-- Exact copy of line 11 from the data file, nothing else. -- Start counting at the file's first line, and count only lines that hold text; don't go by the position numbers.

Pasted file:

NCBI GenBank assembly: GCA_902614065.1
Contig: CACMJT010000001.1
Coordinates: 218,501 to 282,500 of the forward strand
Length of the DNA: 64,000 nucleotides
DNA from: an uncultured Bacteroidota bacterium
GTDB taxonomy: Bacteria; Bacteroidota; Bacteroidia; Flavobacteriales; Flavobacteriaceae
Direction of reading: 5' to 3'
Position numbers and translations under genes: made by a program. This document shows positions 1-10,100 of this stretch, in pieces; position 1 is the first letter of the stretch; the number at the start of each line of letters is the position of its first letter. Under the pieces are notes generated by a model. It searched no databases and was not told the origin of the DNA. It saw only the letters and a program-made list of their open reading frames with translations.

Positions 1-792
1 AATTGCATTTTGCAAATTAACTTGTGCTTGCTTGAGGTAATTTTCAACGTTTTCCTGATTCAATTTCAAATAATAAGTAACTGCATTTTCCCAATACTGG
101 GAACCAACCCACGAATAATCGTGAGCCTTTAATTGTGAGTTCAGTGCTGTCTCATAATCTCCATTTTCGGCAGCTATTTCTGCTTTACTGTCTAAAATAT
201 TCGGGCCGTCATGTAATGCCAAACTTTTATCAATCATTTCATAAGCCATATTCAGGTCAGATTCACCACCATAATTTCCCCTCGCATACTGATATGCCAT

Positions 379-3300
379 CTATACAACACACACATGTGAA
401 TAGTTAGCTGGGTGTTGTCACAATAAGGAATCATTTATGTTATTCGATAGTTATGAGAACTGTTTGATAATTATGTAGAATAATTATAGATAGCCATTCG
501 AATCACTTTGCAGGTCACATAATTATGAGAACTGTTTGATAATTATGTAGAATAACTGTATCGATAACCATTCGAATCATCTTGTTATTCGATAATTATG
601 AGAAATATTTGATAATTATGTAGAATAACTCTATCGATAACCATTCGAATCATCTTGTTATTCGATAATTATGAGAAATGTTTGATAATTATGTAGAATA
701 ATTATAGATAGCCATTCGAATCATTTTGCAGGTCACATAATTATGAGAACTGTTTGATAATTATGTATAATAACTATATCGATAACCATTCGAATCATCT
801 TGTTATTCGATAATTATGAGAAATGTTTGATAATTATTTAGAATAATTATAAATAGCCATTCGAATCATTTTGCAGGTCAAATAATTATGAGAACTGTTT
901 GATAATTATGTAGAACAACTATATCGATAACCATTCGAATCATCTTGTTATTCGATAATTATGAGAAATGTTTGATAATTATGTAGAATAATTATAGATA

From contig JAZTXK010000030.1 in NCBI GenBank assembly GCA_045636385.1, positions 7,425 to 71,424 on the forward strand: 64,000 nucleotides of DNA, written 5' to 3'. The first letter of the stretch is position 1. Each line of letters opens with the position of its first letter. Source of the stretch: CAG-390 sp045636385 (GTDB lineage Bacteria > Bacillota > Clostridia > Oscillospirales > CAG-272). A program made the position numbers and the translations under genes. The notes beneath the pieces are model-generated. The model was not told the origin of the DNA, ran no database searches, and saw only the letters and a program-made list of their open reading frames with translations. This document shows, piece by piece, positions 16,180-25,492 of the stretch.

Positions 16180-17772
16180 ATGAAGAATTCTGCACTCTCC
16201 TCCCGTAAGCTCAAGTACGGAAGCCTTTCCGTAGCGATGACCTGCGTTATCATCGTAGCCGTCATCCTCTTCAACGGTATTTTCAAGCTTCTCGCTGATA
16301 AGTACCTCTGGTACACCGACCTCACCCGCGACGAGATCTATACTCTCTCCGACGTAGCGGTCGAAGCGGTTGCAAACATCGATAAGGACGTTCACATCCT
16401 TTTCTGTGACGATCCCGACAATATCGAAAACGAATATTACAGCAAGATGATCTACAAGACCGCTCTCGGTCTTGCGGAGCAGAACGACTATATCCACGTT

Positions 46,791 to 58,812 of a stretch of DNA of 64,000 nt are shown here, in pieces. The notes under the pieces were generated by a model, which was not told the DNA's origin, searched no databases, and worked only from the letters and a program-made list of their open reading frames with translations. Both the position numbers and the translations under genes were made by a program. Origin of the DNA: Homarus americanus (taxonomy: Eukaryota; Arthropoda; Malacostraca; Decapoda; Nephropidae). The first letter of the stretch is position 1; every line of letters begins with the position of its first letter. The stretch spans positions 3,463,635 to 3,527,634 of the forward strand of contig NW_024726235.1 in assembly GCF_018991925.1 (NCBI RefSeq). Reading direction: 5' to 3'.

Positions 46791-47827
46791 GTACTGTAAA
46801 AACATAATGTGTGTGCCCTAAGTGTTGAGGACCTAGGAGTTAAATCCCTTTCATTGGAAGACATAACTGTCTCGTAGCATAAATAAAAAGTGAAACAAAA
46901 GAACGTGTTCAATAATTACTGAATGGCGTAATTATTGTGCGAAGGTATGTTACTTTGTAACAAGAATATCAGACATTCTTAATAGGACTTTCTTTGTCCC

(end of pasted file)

101 GAACCAACCCACGAATAATCGTGAGCCTTTAATTGTGAGTTCAGTGCTGTCTCATAATCTCCATTTTCGGCAGCTATTTCTGCTTTACTGTCTAAAATAT